EEOC Says Employers May Test Employees for COVID-19

By Douglas Lipsky

On April 23, the Equal Employment Opportunity Commission (EEOC) updated its guidance on the Americans with Disabilities Act (ADA) and coronavirus. The EEOC previously announced that employers who are covered by the ADA could check their employees’ temperature to determine whether they have a fever. Now, the agency has clarified that employers may also screen employees for COVID-19. 

While New York has yet to re-open businesses, the potential of mandatory testing by employers presents serious challenges. The best way for employees and employers to understand their rights and responsibilities under the ADA during the COVID-19 crisis is to consult with an experienced employment lawyer.  

Testing Employees for COVID-19

The EEOC stated that employers may screen employees entering the workplace for COVID-19 because an infected individual poses a direct threat to the health of others. Any medical test for the novel coronavirus must be for a job-related purpose, accurate and reliable, however.

In this regard, the EEOC noted the challenges associated with COVID-19 testing, saying that employers should consider false positives and false negatives associated with a particular test. The agency also stated that employers should understand that accurate testing only indicates whether the virus is currently present; a negative test does not mean an employee will not be infected with COVID-19 later.

What This Means For Employers

If employers decide to test their employees for the COVID-19 virus, tests must be administered in the least invasive way possible and should not be conducted in a discriminatory fashion. This means that all employees should be tested and the tests should be administered by trained personnel or third parties (e.g. medical doctor, lab).  Moreover, employers should treat results as confidential medical records according to ADA guidelines.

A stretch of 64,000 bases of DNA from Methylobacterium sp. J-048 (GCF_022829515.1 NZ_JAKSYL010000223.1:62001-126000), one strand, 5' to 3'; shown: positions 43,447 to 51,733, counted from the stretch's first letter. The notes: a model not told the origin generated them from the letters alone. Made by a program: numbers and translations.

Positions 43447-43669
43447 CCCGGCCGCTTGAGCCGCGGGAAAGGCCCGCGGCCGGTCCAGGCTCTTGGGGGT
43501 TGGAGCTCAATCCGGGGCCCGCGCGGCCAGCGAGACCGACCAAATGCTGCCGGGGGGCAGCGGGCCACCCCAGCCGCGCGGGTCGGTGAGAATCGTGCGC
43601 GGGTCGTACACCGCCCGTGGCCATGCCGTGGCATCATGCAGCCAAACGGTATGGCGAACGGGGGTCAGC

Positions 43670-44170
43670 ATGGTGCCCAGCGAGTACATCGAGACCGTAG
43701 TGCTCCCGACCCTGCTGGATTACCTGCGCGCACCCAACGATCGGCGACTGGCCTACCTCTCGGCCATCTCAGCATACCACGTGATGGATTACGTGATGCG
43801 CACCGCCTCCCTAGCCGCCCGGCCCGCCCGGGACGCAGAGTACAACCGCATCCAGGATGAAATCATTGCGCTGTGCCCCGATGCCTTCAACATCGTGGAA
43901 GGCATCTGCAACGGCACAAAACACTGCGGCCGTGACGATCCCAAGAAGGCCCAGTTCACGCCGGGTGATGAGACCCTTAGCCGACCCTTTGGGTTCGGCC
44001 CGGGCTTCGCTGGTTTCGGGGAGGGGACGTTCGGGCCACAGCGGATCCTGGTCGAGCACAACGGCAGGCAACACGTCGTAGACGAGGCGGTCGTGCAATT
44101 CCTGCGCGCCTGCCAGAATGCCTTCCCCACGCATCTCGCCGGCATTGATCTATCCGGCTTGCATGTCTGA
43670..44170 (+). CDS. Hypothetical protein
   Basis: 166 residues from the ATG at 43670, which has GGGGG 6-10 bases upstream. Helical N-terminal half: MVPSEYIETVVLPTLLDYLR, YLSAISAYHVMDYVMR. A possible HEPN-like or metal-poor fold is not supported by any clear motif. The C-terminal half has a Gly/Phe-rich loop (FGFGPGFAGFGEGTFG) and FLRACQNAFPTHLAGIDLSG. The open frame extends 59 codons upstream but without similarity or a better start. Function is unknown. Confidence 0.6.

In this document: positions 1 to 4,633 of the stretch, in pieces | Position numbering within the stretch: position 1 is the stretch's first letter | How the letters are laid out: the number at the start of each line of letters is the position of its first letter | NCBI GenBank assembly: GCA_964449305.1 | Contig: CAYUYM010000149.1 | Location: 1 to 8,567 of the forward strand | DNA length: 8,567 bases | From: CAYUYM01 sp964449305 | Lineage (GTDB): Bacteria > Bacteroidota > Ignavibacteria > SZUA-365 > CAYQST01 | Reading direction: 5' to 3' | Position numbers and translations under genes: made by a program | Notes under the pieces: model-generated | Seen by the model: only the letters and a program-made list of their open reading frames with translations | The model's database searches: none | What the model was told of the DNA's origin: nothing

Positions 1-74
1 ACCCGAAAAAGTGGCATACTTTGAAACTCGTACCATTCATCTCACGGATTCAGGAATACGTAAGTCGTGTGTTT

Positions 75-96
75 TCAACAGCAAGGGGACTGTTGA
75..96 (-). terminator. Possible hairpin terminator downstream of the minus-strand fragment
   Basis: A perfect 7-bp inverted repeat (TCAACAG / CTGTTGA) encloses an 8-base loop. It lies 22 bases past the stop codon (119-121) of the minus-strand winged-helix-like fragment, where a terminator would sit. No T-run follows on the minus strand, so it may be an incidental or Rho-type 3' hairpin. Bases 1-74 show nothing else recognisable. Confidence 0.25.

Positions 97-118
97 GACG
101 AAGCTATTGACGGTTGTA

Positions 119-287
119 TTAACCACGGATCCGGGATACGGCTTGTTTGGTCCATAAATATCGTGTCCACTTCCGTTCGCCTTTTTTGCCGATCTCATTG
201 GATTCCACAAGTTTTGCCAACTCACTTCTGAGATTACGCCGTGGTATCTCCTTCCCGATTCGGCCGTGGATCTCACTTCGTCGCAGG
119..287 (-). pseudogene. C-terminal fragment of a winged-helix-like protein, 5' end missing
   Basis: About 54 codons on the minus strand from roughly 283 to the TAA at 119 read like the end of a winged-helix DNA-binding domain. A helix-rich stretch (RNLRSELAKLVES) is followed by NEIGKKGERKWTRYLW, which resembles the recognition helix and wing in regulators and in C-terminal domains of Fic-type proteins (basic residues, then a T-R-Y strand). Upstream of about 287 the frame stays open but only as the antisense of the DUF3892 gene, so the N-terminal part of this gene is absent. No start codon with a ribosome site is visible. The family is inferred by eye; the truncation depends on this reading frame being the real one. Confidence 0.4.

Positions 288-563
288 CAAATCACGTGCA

Other consideration for employers include:

  • Ensuring appropriate disclosures are provided to employees
  • Obtaining consent in writing from employees to coronavirus screening
  • Following CDC guidelines for determining when an infected employee can return to the workplace
  • Addressing the potential of exposure to COVID-19 in the workplace
  • Determining how to address an employee’s refusal to submit to screening

The Takeaway

Given the fact that access to testing is limited (only about 5 million Americans have been tested for COVID-19 at this juncture), it is unclear whether wide-scale testing in the workplace is feasible when businesses reopen. In any event, the EEOC also noted employers should require that employees continue to practice social distancing and regular handwashing. Given the potential legal implications of employee testing for all concerned, it is crucial to have the informed representation Lipsky Lowe, LLP provides. When you become our client, we will be the strength in your corner during the COVID-19 crisis and in the days ahead.

About the Author
Douglas Lipsky is a co-founding partner of Lipsky Lowe LLP. He has extensive experience in all areas of employment law, including discrimination, sexual harassment, hostile work environment, retaliation, wrongful discharge, breach of contract, unpaid overtime, and unpaid tips. He also represents clients in complex wage and hour claims, including collective actions under the federal Fair Labor Standards Act and class actions under the laws of many different states. If you have questions about this article, contact Douglas today.